|2014 Age: 24||Ceiling: #3 starter|
|Ht: 6-2 Weight: 185||Bats: Left Throws:Left||ETA: 2014|
The third premium lefty prospect in the Marlins organization is 23-year-old Adam Conley. While he’s ranked after Heaney and Nicolino, his 2013 performance was every bit as good, if not better.
Selected in the second round of the 2011 draft, Conley has primarily a fastball/change-up arsenal. He throws both a two and four-seam fastball that both play-up because of his ability to throw strikes with some deception in his delivery. The pitch is good enough to get a lot of swings and misses and makes his above-average change-up look even better. His breaking pitch consist of an 82-84 MPH slider that he struggles to throw for strikes. Plus, it’s a bit flat and is simply using it as a show-me pitch for now.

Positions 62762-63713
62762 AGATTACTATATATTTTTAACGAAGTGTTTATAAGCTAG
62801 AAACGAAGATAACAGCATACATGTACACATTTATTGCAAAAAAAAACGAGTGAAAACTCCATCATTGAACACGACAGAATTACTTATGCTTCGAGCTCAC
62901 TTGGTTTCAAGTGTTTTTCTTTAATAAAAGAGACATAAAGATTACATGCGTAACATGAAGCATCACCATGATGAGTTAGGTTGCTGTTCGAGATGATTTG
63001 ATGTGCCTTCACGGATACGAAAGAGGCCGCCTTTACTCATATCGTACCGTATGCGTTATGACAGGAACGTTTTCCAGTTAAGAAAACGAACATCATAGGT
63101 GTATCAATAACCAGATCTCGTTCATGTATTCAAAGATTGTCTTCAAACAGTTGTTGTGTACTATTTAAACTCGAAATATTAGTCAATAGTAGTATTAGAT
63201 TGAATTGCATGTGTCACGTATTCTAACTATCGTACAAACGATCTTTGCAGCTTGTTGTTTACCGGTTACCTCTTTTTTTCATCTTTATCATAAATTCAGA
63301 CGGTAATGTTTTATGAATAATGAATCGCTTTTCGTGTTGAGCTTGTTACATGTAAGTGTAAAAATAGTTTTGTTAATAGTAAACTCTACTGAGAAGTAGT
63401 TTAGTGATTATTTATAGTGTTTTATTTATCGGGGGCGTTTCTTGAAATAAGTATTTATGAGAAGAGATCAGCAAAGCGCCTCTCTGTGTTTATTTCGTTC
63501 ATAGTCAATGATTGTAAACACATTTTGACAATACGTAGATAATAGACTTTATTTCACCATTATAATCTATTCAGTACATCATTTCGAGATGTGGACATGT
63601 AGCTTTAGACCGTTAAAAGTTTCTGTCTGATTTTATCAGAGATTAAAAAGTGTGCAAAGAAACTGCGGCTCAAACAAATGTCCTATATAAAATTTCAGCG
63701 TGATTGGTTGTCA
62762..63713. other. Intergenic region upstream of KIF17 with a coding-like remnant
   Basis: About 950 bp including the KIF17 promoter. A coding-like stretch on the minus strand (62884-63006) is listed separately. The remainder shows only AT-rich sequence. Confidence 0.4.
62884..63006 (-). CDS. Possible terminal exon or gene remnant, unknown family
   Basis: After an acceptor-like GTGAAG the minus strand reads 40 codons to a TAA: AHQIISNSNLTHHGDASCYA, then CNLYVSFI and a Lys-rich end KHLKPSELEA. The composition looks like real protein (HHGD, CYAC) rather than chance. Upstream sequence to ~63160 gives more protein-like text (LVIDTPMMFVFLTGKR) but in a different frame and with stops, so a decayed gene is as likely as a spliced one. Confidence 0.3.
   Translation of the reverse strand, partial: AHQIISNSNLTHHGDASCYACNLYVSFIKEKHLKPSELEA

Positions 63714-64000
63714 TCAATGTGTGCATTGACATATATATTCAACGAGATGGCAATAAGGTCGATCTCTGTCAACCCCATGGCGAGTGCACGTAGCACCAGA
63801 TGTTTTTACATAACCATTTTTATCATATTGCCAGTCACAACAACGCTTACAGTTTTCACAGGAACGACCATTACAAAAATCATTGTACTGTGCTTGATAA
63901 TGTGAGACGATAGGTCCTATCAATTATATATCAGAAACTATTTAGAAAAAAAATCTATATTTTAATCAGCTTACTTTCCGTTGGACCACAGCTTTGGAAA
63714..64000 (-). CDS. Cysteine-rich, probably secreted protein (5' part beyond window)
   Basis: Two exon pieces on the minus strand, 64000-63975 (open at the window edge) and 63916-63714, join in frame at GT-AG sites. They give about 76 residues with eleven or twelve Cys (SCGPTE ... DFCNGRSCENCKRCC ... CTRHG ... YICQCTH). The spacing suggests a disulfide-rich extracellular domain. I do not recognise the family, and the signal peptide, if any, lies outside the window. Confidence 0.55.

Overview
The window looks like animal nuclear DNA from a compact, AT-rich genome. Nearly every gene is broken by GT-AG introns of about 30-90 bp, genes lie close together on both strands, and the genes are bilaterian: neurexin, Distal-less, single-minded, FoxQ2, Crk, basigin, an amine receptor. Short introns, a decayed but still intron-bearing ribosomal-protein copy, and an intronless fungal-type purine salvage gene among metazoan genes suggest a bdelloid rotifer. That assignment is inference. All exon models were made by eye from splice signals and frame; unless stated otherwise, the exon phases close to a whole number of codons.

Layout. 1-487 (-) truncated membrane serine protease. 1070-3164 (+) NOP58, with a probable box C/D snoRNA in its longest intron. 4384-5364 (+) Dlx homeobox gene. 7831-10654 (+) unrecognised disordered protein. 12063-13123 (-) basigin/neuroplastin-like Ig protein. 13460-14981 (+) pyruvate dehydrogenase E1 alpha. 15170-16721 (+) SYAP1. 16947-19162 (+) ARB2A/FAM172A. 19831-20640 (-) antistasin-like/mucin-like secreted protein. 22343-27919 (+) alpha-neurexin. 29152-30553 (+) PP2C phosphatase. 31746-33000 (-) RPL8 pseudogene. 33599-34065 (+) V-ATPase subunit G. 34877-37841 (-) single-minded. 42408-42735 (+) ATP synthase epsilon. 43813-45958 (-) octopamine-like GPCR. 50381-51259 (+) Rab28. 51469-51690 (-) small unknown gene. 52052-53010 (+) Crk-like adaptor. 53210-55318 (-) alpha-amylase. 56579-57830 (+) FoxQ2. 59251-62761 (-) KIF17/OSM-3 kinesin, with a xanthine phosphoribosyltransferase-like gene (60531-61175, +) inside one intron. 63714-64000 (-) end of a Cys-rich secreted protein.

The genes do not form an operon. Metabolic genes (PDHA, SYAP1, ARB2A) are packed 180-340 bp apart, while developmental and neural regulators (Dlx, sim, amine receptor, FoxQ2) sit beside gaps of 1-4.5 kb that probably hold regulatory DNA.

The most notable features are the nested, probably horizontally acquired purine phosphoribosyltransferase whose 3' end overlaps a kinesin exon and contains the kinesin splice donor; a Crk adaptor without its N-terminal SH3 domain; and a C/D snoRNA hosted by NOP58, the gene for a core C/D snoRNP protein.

Conley has a lot of natural arm speed in his delivery that generates really good momentum to the plate. Because he’s so quick with his delivery, it adds deception as the ball just jumps out of his hand. He also hides the ball well and has a little cross-fire to his delivery. The balance is not great but I believe that’s a by-product of his violent delivery. Bottom line, it’s not text book, but it works.
In general, you like to see a pitcher have three above average pitches in order to profile as a starter at the highest level. However, a pitcher with a great fastball/change-up that can throw strikes can still be successful as a starter. Plus, I’m not going to totally rule out him developing a slider, although he turns 24 in May, so time it ticking.